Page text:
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NZ govt to bolster exporters hit by Fonterra scare

Xinhua | Updated: 2013-09-11 15:18

WELLINGTON - The New Zealand government on Wednesday announced it was organizing a high-level campaign to help New Zealand exporters who were adversely affected by the Fonterra botulism scare last month, particularly in the China market.

Trade Minister Tim Groser and Minister for Primary Industries Nathan Guy said they planned to reassert New Zealand's reputation in key markets following the reported potential contamination of Fonterra-produced whey protein concentrate.

"We need to restore full market access to those markets where restrictions have been put in place, re-establish confidence in the robustness of our food safety system, and reaffirm the positive image of New Zealand brands," Groser said in a statement.

A key component of the recovery plan would be an intense program of targeted visits to key markets by government ministers and senior officials once essential technical issues were resolved.

A dedicated fund of up to NZ$2 million ($1.6 million) would be established to support companies to contact customers and shore up business relationships impacted by the whey protein concentrate issue.

"This fund is intended to help the smaller companies re-establish their position in China," said Groser.

"Face-to-face contact will be crucial to both government and businesses. We can't allow this incident to halt the growth of our food export industry, particularly our innovative small and medium- size companies," Guy said in the statement.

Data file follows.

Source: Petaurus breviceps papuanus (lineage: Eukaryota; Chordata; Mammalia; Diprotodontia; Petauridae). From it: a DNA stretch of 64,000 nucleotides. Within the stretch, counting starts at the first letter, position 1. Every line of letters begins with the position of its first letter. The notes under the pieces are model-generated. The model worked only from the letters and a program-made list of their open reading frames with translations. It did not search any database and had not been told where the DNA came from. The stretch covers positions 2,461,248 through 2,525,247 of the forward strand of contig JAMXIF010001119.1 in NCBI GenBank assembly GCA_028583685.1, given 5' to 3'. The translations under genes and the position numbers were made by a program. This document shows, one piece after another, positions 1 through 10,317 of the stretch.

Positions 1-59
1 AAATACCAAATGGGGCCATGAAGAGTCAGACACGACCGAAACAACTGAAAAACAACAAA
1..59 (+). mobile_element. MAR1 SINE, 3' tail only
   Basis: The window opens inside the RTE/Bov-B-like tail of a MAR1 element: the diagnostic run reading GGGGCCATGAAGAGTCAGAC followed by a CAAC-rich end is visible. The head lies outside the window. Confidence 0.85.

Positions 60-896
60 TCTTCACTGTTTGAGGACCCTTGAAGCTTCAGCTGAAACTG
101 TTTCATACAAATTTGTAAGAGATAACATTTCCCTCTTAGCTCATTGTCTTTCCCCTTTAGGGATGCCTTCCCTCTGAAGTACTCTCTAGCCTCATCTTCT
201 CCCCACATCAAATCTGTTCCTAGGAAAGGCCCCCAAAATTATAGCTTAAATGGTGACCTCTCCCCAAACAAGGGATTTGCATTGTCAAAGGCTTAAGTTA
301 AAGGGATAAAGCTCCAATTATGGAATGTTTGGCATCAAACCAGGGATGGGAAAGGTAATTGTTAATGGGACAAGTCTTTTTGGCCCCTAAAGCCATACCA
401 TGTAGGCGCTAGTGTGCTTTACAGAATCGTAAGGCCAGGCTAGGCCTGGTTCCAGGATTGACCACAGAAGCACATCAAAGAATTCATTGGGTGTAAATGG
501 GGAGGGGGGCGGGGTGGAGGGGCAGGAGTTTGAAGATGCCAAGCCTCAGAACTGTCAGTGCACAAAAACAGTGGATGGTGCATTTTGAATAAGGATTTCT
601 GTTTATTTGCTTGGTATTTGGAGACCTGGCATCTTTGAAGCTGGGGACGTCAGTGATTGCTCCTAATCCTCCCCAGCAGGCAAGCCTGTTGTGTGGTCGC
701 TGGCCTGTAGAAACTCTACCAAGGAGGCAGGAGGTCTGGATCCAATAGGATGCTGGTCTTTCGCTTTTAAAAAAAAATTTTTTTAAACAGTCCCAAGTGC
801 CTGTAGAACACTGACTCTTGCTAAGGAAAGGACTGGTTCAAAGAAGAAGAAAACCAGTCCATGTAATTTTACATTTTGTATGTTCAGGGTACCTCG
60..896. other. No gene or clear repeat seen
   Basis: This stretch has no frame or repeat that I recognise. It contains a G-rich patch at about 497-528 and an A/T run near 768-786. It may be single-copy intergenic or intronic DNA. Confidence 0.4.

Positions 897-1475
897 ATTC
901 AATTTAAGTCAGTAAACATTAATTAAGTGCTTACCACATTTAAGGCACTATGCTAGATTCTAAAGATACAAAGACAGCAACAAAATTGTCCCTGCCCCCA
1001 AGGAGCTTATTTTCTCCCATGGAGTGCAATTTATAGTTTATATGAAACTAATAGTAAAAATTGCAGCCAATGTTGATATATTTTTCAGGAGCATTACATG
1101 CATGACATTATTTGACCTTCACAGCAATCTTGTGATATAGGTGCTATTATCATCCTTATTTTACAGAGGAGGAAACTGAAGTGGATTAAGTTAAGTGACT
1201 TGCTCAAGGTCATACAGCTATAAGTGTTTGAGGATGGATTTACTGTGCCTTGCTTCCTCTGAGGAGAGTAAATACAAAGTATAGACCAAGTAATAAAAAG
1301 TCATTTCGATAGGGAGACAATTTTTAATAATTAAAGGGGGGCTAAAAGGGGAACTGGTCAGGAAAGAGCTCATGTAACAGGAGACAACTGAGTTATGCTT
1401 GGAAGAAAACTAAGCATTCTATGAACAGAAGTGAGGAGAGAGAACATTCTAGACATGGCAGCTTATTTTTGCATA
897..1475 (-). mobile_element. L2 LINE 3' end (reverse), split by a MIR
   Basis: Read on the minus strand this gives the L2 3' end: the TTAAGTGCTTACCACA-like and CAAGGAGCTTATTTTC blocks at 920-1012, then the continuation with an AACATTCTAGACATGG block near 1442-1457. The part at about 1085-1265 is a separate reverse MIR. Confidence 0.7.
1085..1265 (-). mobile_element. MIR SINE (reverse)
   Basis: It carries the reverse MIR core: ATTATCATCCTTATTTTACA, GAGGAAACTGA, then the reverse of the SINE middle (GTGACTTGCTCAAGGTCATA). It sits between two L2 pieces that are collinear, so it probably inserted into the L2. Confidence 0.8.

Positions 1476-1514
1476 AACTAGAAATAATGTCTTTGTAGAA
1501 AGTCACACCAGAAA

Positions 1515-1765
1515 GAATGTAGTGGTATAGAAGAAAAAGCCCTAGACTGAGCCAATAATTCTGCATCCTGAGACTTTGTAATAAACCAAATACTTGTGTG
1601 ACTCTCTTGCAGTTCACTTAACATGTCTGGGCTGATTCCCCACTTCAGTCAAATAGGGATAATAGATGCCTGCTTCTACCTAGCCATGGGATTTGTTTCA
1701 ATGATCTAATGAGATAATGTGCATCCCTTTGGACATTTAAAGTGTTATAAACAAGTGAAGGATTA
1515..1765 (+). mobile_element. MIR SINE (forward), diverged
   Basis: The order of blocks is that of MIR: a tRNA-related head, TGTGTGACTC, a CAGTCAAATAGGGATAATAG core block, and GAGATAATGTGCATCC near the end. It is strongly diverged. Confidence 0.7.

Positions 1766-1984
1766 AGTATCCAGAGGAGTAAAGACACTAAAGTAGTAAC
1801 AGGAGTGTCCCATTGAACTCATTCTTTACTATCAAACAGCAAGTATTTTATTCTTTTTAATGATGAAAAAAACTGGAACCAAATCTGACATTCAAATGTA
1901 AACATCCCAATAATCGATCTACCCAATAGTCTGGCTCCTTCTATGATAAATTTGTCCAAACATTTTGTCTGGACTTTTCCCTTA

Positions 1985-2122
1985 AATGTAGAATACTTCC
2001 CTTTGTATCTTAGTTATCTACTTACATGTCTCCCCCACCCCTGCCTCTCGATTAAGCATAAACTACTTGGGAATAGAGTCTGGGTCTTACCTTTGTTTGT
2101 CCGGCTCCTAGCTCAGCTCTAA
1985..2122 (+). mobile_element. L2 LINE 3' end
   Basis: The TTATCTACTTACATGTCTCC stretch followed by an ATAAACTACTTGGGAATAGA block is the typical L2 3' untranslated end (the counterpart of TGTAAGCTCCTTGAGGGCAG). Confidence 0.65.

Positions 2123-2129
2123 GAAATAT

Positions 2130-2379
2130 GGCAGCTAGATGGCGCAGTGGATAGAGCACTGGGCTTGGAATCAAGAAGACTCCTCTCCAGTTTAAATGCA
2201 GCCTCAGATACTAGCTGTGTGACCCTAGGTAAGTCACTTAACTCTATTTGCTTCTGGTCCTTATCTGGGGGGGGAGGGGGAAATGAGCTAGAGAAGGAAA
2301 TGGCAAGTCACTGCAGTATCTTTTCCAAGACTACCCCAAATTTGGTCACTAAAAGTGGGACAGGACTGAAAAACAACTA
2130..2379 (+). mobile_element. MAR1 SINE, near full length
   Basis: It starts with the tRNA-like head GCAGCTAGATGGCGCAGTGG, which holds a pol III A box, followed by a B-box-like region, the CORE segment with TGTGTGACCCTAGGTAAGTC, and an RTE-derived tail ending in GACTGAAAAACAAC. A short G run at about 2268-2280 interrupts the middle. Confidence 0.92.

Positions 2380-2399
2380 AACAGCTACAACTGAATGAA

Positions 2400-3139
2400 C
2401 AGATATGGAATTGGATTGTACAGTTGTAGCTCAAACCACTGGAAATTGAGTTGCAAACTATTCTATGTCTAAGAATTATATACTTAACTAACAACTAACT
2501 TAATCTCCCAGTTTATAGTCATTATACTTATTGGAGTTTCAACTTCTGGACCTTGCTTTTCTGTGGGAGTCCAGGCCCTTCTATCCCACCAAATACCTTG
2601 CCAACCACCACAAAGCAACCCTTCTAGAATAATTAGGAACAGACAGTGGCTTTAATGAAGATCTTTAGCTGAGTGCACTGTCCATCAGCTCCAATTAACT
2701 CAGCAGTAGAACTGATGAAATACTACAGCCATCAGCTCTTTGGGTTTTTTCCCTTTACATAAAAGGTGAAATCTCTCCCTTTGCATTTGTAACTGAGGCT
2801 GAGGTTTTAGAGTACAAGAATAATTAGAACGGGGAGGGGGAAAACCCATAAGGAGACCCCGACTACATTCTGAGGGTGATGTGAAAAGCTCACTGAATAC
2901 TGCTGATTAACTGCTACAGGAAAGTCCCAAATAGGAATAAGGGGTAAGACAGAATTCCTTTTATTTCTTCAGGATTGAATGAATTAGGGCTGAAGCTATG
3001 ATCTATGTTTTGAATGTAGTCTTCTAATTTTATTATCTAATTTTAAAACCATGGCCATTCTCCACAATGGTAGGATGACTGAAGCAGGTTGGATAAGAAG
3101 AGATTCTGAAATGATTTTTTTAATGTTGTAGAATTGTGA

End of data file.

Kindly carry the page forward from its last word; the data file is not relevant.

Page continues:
The government had earlier announced plans to place more officials in overseas markets, particularly China.

The program would also include a visit to China during September by the acting director general of MPI, to roll back restrictive measures and to restore normal trading conditions.

Officials would also use regular dialogues, such as those established under the New Zealand-China Free Trade Agreement, to explain how New Zealand's regulatory system works and utilize, and possibly build on, cooperation agreements in place with key markets, including China.

A program of visits to New Zealand by ministers, senior regulators and media from key overseas markets would focus on improving knowledge of, and confidence in, New Zealand's food regulatory systems.

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